Tuesday, February 11

The weather has been cold and gray here for a few days, but as long as I’m indoors, I don’t really mind. Right now, I’m gearing up to start work at my internship, so that will keep me busy enough for the next six hours. Once I get back to campus, I’m going to crack down on my ethics homework and my essay due for my sociology class. The best thing for me to do when I’m combating PMDD hell week is to keep as busy as possible, so that I can distract my mind from getting too anxious or self-critical. Also, sleep is a big one too! I’m definitely aiming for a full nine hours tonight, because the seven or so hours I got last night is barely cutting it. When I was sitting on the train this morning, I could barely keep my eyes open!

Anyway, I feel like I’m still in a pretty good place, given the circumstances. I facetimed my friend Lily last night, and she always cheers me up no matter what I’m dealing with. As I said last night to her on the phone, “We’ve reached the point in our friendship where we can silently sit on facetime at 11pm and text boys who don’t love us.”


Thursday, February 13

The last couple of days have been very positive for me emotionally, so I’m hoping this means I’m going to have a decent cycle of PMDD this month! In fact, the only negative side effects that I have noticed lately are increased appetite (I’ve been eating way more than usual), and I feel absolutely fatigued. No matter how many solid hours of sleep I get, I wake up feeling exhausted to the point that I wonder if I can even get out of bed. As of right now, I’m struggling to keep my eyes open, hence why I’ve decided to try writing to see if that gets my brain going. I’ve also drank most of my coffee, but it might be time for another one. It’s frustrating to be tired, because I do get decent sleep now and it makes me feel like I’m not trying hard enough when I spend the entire morning feeling sleepy. There is definitely a level of guilt that comes with hormonal-based fatigue, even if it’s not my fault and there’s nothing I can do about it. I would be terrified to call out of work due to fatigue, because I wouldn’t want to let anyone down or make people feel like I’m incapable of doing my job. Anywho, I’m not a big napper, but today may be a Nap Day after I finish up at my internship. We shall see how I’m feeling tomorrow.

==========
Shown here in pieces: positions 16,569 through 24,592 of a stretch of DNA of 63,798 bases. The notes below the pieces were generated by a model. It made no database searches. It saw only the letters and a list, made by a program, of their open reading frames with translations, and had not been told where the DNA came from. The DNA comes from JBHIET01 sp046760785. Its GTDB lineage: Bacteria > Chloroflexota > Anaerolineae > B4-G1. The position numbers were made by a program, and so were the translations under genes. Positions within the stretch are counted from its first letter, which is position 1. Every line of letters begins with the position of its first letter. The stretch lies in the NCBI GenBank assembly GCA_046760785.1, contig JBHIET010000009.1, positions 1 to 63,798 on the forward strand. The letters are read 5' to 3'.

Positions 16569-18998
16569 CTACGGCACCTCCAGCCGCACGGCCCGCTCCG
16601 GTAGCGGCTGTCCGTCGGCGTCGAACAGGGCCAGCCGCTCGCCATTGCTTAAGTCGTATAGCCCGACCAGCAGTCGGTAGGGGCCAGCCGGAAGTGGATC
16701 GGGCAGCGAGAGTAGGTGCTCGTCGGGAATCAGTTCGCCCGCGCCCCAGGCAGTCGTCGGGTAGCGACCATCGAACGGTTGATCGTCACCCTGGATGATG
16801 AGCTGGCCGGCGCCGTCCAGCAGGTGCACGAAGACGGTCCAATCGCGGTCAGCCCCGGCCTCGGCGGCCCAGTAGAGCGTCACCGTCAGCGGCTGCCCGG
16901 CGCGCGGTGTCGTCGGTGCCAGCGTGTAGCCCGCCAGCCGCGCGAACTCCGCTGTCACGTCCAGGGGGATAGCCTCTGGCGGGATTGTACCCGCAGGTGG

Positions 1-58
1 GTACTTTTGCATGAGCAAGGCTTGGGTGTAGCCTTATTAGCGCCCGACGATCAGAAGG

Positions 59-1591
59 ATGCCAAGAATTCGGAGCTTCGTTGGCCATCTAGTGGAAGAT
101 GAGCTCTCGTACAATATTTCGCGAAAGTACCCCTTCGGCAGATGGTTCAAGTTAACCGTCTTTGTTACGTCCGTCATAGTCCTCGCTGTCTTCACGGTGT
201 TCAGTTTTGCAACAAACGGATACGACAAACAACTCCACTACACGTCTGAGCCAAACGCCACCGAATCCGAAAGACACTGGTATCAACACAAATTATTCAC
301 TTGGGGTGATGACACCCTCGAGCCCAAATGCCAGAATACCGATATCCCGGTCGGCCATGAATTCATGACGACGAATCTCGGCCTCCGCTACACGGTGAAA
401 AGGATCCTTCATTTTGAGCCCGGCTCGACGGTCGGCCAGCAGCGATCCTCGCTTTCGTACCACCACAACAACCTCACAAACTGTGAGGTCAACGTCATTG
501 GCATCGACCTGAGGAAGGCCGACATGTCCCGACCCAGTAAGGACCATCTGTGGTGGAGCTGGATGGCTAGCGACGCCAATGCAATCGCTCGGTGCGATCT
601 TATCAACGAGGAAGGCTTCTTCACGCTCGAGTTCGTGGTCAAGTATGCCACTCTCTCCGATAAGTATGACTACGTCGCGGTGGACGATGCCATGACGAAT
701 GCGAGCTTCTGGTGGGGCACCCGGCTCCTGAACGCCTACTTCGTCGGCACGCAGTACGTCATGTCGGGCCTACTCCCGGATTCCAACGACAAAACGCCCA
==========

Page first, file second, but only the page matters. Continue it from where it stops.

Friday, February 14

Happy Valentine’s Day! Or Galentine’s Day, I should say. It’s about ten in the morning right now, so I’ve been up for three hours. Even though I’ve already had my coffee, the PMDD fatigue is still hitting me hard. I’m hoping it lets up soon, because Lily and I are planning on going to the MFA for a friendship date. I’ll see if I can squeeze in a nap before I get ready, at least.

Besides the fatigue and constant sleepiness, I’m feeling pretty okay! My anxiety levels have been really low lately, so I’m grateful for that. I’ve also been trying to get out more and do more social things with my friends, so we went to Target last night and goofed off. I’m so lucky to have friends who not only appreciate my chaotic energy, but match it as well. 

Regardless of how you celebrate your Valentine’s Day, remember to practice self love first and recognize your worth! You are stronger than you know!


Saturday, February 15

This week has just flown by, and I’m so happy that the weekend is here! I hope you all had a wonderful, happy Valentine’s Day with your friends and partners. I had an absolutely lovely evening with my friend Lily; we started out our night by going to one of my favorite restaurants, which is a vegan Chinese place called Grasshopper. Everything on the menu is 100% vegan, even if it has a traditional “meat” name (for example, I ordered this amazing vegetarian lo mein with “chicken” in it). It was absolutely superb, and pretty affordable as well. I’m looking forward to visiting again.

IMG_8931.jpg

After that, we went to the MFA because we get in free with our student IDs. I was hoping to see some works by my favorite artist, Edward Hopper, but the museum unfortunately was not showcasing any of his paintings at that time. Nonetheless, we viewed some really interesting pieces and had an overall lovely time. Lily is also extremely funny and animated, and she made me laugh so hard I cried a few times. It was such a feel-good night, and it reminded me that I am actually totally okay with being single. Sure, it would be nice to have somebody, but I love myself and my friends enough that I don’t really worry about it/get hung up on it. After our museum trip, we got some cheesecake from the Cheesecake Factory and hung out in my room (and I’m eating my leftovers as I write this).

IMG_8929.jpg